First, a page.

108 Sun Salutations: What, Why and Tips
BY STEPHANIE CANTRELL
To celebrate the welcoming of Spring, Yoga Joy Saigon hosted the first annual 108 Sun Salutations Challenge. Raising money to support local charity, Little Rose Shelter, thirty practitioners joined together on March 16th to salute the sun and honour this traditional yogic practice.
What and why
108 rounds of Surya Namaskar (Sun Salutation) is traditionally practised in the yoga community to celebrate the change in seasons or other important events. The significance of the number 108 bends many ways.
The number connects the universe as the average distance of the Sun and the Moon to Earth is 108 times their respective diameters.
The numbers one, zero, and eight respectively refer to God/higher Truth, emptiness or completeness in spiritual practice, and infinity or eternity.
There are 54 letters in the Sanskrit alphabet, each with a masculine (shiva) and feminine (shakti) form. 54 x 2 is 108.
According to yogic tradition, there are 108 sacred sites throughout India.
Malas or prayer beads traditionally have 108 beads.
We included a number of workshops surrounding the main event to help our participants prepare and to increase our sense of community.
Preparation Workshops: Studio support
We offered two preparation workshops to attendees. The first was an introduction to the Sun Salutations. It covered the background to 108 and the challenge, and then went into the sequence itself, teaching correct alignment and offering suitable modifications. The second workshop was a run-through or rehearsal session, where attendees completed 54 sets the week before the main event.
We decided to hold the event outside facing the river. This was both logistical – we can’t fit that many mats into our studio – and symbolic – we wanted to be closer to nature and the sun as we practised. We had 30 participants on the riverside setting at 8am sharp. Luckily, the tiled area had a canvas roof, so we were able to escape the sun.
We set up a semi circle formation, with all mats facing the altar behind the lead instructor. We placed our Buddha on the altar and also invited all participants to bring something special to place there too. The energy created by the group during 108 Sun Salutations is very powerful so people placed crystals, singing bowls, their wedding bands and malas to be charged from our collective practice.
After a short warm up, our first instructor, Liz, began leading the Sun Salutations. We have four teachers, so each was responsible for leading 27 rounds. Between each teacher’s set we had a two minute break so people could drink water or rest in Child’s Pose. I was up last, so made sure to pace myself during the other three sets, taking modifications such as knees down for Chaturanga when needed. This meant that by the time it was my turn to lead, I was able to execute each pose cleanly, and had enough energy to guide the group to their final 108.
After the final exhale of Salutation number 108, we all closed our eyes, holding our hands in Anjali Mudra (prayer pose). The silence was electrifying as all the energy of the collective effort buzzed around us.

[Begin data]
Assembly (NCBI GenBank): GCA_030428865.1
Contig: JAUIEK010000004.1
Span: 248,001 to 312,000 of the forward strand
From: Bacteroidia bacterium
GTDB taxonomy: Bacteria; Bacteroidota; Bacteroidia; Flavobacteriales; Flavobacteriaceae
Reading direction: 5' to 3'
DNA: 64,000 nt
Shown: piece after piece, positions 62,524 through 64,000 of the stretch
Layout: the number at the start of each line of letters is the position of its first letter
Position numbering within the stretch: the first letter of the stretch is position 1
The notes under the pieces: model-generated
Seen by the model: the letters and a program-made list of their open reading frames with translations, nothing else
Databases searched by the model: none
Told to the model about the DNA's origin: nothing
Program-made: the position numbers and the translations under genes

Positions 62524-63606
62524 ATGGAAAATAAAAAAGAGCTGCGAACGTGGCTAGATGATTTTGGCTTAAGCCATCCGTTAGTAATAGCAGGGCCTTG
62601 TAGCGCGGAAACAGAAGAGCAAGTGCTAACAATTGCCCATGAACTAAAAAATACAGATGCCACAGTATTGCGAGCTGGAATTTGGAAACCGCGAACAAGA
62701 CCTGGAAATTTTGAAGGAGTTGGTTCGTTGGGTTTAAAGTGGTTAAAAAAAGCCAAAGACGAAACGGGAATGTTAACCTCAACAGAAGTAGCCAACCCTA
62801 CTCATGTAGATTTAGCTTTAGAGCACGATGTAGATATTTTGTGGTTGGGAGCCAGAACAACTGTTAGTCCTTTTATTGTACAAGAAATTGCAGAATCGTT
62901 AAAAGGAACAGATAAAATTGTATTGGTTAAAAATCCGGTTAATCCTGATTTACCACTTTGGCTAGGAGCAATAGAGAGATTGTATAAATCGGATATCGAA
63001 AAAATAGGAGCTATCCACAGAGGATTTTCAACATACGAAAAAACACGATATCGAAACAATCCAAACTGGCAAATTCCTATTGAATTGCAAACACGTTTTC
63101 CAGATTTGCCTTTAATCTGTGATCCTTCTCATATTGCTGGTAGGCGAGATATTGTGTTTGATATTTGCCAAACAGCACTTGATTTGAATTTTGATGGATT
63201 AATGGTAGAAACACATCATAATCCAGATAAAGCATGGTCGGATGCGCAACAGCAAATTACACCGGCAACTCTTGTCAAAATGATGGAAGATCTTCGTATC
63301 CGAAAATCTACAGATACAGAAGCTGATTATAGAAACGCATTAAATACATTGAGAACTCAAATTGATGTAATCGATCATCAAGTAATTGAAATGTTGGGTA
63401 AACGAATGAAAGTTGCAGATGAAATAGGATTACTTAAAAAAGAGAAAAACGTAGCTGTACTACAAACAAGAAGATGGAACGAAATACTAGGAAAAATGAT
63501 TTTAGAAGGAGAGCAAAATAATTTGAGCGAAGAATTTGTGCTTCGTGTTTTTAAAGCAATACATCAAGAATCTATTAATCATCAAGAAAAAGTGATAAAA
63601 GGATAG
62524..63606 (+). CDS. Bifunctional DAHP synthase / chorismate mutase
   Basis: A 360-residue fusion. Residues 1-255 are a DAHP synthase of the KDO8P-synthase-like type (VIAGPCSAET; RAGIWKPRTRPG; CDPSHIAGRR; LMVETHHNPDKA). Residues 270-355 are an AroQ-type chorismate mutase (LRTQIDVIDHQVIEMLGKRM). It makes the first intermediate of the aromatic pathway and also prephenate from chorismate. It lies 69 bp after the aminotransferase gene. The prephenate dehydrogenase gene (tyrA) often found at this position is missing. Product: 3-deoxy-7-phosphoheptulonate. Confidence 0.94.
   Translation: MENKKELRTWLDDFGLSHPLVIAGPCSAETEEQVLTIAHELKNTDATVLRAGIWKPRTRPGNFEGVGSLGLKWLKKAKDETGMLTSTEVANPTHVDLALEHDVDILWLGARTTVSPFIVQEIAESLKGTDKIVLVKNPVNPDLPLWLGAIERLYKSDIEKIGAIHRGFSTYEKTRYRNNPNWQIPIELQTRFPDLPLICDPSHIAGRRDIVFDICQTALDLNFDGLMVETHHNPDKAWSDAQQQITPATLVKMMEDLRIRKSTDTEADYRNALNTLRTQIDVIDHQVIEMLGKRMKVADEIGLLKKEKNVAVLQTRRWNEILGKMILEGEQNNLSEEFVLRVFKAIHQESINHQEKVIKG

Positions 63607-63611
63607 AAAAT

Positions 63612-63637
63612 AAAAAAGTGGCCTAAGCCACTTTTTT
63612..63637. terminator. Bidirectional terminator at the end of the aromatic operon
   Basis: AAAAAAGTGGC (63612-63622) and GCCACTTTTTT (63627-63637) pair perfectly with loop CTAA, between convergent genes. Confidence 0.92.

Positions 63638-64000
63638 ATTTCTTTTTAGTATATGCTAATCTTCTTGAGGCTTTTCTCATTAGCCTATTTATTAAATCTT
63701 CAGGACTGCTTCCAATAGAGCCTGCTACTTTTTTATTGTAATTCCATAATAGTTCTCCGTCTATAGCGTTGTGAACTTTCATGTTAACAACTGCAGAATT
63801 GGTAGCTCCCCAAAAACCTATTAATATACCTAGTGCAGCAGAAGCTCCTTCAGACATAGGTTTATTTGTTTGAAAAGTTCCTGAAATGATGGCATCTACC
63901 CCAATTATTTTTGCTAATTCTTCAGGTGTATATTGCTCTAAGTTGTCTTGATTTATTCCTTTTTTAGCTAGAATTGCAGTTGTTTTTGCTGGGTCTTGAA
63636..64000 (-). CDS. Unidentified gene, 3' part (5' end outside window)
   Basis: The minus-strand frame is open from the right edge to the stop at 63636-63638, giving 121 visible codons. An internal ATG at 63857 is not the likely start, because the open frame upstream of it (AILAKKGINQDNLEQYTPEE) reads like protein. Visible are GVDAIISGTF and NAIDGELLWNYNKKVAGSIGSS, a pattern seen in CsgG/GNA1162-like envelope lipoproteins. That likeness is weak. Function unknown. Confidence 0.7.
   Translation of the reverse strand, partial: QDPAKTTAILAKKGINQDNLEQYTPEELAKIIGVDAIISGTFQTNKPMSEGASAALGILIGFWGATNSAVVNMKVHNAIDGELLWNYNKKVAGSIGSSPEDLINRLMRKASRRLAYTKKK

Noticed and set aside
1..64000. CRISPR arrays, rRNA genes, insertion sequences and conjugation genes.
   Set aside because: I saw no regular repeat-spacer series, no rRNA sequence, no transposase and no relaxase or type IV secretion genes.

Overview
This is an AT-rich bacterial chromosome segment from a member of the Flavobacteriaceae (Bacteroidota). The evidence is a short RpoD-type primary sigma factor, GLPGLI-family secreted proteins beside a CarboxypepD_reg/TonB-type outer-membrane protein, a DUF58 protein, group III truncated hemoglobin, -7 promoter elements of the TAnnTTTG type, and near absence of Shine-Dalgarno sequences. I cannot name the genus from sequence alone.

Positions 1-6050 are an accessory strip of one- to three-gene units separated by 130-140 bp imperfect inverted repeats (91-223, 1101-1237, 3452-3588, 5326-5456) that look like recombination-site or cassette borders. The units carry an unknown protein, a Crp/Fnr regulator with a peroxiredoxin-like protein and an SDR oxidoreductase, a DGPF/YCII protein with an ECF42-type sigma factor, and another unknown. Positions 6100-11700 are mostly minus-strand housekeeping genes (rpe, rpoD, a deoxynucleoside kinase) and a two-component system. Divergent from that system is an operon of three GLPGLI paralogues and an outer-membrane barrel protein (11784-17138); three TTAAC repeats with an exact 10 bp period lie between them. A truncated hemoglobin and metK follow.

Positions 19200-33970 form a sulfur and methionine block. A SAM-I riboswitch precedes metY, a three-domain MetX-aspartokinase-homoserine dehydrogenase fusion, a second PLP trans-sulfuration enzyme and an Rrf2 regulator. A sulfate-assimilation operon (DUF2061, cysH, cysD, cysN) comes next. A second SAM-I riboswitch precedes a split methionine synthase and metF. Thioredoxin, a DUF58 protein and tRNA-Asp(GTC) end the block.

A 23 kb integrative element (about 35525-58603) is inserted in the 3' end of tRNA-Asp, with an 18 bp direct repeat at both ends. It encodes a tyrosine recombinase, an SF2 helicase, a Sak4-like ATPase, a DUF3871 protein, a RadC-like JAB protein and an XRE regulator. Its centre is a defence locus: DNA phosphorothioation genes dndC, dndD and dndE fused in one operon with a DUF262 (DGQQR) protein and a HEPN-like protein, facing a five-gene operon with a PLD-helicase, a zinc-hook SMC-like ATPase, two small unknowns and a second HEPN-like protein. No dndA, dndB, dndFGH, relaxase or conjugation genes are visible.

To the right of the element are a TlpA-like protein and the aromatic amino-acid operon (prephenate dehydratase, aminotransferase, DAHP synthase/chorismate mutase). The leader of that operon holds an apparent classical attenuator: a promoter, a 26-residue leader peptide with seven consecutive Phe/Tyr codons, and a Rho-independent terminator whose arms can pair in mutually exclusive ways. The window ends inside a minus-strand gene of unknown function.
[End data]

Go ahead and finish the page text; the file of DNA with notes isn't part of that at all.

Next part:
We applauded one another, and then sank down to a short cooling down routine of Child’s Pose, Baddha Konasana, and Supine Twists, before resting in Savasana.
After everyone had recovered, we had a raffle supported by local businesses in our community and drank fruit juice, iced coffee (this is Vietnam after all), and ate fruit.
Thanks to Alison and Van, our studio owners at Yoga Joy Saigon, fellow teachers Liz, Louisa and Haylie for being such wonderful people to work alongside, and to all our participants for making this event such a success.
Listen to your body
Modifications are fine. It’s better to take modifications rather than keep pushing your body through the full expression of the pose and risk injuring yourself through poor alignment. Knees down for Chaturanga is far better than damaging your elbows and shoulders due to tired execution of full Chaturanga.
Substitutions you can make include the following:
Knees down for Chaturanga
Tabletop (all fours) for Chaturanga
Cobra for Upward-facing dog
Cow for Upward-facing dog
Child’s pose for Downward-facing dog
Knees bent for forward folds
Take water with you and keep drinking. Sip rather than gulp, to prevent nausea. We completed this challenge outside in Saigon where the temperature was close to 30C and the humidity about 50%. There was a lot of sweating, so make sure you replace this fluid regularly throughout the practice.
It’s normal for your mind to wander during this repetitive sequence. To keep focus, you could try directing your attention towards a different intention or body area for each 9 or 18 or 27 sets. Breathing could be your intention first. Then hand and wrist placement, then arms and shoulder alignment, core engagement, neck placement, legs, feet, toes. Let each set or collection of sets have a different focus to keep you interested and motivated.
Allow yourself to fully experience any emotions that surface during the challenge. Boredom, fatigue, frustration, exhilaration, euphoria, exhaustion. Let them fuel you.
Experience each breath and each set wholly. It is the only one that truly matters. Many participants came up to me afterwards and said they felt themselves enter an almost trancelike state as they inhaled and exhaled through each round of Salutations.
About the Autho
Stephanie practices and teaches yoga in Saigon. She completed her YTT at 8 months pregnant, and soon after completed pre and postnatal training so she could share the joy of yoga with other mothers. She is the founder of the online community The Yoga Mother. When she’s not on the mat, she can be found swimming or food shopping in Saigon with her husband and two children.